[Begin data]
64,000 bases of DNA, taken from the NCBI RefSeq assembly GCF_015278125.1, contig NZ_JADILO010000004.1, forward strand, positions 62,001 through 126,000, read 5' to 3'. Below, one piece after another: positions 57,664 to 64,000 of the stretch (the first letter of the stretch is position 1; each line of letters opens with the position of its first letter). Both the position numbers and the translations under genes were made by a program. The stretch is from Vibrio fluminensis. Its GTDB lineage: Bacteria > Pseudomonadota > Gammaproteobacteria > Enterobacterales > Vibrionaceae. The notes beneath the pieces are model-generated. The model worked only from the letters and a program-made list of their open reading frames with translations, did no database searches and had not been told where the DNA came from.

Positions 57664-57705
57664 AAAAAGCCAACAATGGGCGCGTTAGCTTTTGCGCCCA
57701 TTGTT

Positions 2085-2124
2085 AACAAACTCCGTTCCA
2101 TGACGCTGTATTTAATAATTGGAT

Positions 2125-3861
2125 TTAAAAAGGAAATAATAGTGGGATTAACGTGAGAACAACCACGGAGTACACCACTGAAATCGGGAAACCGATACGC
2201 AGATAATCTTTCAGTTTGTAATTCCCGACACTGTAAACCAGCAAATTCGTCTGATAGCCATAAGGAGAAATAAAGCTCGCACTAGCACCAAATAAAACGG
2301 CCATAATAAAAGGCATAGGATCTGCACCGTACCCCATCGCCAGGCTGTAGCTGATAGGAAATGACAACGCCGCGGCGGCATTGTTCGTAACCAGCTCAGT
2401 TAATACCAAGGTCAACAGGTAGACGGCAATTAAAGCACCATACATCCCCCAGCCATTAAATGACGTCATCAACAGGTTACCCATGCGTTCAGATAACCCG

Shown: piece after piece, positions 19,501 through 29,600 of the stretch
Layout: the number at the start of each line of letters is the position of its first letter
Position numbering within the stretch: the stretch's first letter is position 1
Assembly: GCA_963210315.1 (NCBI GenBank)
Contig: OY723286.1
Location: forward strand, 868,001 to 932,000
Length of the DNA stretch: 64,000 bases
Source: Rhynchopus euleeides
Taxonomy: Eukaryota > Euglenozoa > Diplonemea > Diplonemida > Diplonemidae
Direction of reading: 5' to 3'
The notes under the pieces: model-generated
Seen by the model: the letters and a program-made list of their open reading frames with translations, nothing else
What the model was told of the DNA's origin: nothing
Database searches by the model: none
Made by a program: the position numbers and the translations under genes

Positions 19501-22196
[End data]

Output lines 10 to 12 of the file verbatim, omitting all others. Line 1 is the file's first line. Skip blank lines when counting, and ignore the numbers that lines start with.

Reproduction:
2201 AGATAATCTTTCAGTTTGTAATTCCCGACACTGTAAACCAGCAAATTCGTCTGATAGCCATAAGGAGAAATAAAGCTCGCACTAGCACCAAATAAAACGG
2301 CCATAATAAAAGGCATAGGATCTGCACCGTACCCCATCGCCAGGCTGTAGCTGATAGGAAATGACAACGCCGCGGCGGCATTGTTCGTAACCAGCTCAGT
2401 TAATACCAAGGTCAACAGGTAGACGGCAATTAAAGCACCATACATCCCCCAGCCATTAAATGACGTCATCAACAGGTTACCCATGCGTTCAGATAACCCG